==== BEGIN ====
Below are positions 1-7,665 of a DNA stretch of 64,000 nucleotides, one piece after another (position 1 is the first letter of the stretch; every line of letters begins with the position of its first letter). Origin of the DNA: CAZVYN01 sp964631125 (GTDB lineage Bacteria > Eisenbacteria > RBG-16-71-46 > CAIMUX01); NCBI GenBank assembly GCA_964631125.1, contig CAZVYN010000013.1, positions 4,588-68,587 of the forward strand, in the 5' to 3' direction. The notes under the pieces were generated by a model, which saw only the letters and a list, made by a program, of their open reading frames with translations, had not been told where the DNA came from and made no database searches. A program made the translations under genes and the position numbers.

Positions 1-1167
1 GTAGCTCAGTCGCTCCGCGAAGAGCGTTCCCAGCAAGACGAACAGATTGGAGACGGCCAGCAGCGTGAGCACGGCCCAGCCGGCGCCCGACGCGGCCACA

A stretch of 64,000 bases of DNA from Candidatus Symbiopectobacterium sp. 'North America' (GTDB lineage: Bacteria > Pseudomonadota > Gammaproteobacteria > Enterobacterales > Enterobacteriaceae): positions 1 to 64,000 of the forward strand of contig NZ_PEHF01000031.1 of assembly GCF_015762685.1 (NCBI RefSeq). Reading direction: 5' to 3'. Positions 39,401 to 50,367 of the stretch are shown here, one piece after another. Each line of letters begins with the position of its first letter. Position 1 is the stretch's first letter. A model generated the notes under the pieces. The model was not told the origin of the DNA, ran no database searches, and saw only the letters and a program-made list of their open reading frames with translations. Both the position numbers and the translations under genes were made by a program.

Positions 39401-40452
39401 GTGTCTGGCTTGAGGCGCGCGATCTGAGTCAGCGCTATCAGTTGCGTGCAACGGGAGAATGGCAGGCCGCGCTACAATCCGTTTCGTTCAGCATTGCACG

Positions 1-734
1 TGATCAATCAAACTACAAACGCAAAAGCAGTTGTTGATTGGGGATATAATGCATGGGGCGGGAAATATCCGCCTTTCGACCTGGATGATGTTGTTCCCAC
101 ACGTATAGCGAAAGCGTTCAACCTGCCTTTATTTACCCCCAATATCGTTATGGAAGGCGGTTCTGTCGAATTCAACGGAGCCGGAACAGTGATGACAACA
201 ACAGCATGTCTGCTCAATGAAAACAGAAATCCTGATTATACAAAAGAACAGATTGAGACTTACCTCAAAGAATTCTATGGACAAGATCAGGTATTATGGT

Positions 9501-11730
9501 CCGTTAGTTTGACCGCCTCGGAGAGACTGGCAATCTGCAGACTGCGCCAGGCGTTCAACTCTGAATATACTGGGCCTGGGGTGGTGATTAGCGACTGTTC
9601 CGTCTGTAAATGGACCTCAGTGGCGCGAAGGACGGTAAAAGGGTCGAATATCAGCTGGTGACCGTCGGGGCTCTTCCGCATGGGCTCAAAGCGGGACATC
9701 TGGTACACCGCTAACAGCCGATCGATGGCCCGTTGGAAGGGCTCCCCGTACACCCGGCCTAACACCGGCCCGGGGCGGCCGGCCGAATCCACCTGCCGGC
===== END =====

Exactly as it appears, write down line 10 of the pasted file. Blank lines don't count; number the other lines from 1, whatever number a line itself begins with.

201 ACAGCATGTCTGCTCAATGAAAACAGAAATCCTGATTATACAAAAGAACAGATTGAGACTTACCTCAAAGAATTCTATGGACAAGATCAGGTATTATGGT